In September 2017, “Rubber Stretchable Electronics” and “Artificial ‘Skin’ Gives Robotic Hand a Sense of Touch” was the subject of many scientific articles. Hailed as the future of electronics and robotics, the man behind this breakthrough research is Cunjiang Yu, Assistant Professor of Mechanical Engineering at the University of Houston.
In their paper published on Science Advances, Cunjiang and his team described a stretchable rubber semiconductor material, and novel electronic components and sensors made from this material. The semiconductors are assembled into nanofibers and made into rubber composites with the electrical characteristics of the semiconductor material and the mechanical properties of the rubber.
Rubber semiconductors will greatly advance the development and application of flexible and stretchable electronic products such as artificial skin, biomedical implants, artificial limbs and surgical gloves. In Cunjiang’s research, by having the artificial skin wrapped or worn on robotic hands, it can clearly feel different temperatures, and also automatically translate sign language and gestures.
Ever since the year 2000, flexible and stretchable electronics have been one of the hottest areas of research in the world, with the potential to revolutionize the global electronics industry. Presently, research in this field is mainly focused on designing the mechanical structure of semiconductors and electronic components to achieve stretchability. Cunjiang’s research represents a huge breakthrough in the field of flexible, stretchable electronics.
Cunjiang’s research has the chance to break through long standing limitations of semiconductor materials. Rubber semiconductors and rubber electronics will further drive technological changes in the fields of electronic materials, electronic devices and flexible electronics. It will change the traditional definition of electronic materials, and further promote the development of new types of materials such as stretchable conductors, semiconductors, and ion conductors. Rubber electronics will drive the development of new types of electronic devices, from stretchable transistors, diodes, optoelectronic devices, to various types of sensors, large-area electrodes, wearable flexible fabrics, and skin sensors.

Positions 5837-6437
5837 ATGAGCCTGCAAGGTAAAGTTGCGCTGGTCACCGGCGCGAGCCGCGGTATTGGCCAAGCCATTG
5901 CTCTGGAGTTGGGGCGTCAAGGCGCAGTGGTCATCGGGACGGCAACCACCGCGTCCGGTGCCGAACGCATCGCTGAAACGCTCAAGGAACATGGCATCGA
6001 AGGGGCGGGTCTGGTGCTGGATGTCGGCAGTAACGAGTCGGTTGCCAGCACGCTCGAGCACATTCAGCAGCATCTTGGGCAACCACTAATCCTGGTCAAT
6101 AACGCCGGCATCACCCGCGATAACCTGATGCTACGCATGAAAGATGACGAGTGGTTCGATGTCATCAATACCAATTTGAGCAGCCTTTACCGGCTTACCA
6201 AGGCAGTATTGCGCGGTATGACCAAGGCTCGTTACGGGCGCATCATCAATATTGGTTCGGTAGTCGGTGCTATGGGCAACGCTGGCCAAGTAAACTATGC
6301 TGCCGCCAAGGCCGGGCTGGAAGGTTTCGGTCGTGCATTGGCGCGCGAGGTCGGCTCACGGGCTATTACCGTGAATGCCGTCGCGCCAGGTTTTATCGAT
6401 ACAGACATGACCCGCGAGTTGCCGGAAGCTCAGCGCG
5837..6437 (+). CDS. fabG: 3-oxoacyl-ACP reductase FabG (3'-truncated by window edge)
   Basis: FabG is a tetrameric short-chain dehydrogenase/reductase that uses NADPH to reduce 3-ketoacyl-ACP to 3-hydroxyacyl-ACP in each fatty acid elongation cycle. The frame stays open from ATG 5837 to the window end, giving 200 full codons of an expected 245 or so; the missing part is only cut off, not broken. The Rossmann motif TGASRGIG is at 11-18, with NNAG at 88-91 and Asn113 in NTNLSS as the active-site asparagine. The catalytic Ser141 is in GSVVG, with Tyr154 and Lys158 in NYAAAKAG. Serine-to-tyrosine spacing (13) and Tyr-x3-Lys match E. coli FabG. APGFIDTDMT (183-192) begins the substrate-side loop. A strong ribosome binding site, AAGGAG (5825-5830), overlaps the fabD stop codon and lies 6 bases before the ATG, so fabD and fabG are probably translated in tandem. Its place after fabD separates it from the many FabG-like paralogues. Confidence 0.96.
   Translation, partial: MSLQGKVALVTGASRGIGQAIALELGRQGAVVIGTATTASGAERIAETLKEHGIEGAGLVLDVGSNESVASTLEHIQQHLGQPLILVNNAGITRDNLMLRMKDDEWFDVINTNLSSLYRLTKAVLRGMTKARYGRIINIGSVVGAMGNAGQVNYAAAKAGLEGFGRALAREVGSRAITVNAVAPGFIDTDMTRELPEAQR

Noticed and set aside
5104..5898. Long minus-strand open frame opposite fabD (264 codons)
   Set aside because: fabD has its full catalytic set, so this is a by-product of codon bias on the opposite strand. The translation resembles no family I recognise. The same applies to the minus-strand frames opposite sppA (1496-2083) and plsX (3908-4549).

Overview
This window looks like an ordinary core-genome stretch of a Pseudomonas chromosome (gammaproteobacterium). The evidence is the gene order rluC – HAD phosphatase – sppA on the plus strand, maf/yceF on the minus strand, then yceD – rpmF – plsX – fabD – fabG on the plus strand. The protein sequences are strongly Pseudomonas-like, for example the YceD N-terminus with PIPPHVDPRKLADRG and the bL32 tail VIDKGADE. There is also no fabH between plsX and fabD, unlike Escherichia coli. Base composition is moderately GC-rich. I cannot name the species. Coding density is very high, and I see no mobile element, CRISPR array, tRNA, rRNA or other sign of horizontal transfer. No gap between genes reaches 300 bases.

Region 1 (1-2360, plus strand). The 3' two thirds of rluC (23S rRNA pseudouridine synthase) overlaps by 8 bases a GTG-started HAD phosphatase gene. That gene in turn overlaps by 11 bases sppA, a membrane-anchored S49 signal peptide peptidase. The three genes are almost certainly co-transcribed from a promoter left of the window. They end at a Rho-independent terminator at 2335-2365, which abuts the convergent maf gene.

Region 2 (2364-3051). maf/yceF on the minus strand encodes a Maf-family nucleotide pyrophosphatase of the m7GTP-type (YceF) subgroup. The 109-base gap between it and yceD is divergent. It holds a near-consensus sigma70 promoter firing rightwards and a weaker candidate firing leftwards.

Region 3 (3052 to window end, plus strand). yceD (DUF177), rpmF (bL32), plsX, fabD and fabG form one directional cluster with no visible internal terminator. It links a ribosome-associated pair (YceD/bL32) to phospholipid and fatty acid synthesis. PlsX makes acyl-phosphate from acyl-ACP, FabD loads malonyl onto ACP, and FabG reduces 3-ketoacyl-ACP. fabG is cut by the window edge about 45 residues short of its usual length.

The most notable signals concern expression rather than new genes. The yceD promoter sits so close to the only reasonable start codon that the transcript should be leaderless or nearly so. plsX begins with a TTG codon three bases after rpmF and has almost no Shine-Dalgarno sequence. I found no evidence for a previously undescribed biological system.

For the next phase of his research, Cunjiang will focus on expanding rubber electronics into a whole new field of research. He hopes to apply his findings in rubber electronics to flexible electronics, wearable technology, artificial intelligence, human enhancement, health monitoring, implanted medical devices, artificial limbs, artificial skin, and new Human-Computer Interaction and other related fields.
Through breakthroughs in materials and innovative applications, Cunjiang wants to create not only artificial skin that can perceive temperature, but also a world that breaks through existing material limitations and allows emerging technologies to demonstrate their application in a world with temperatures.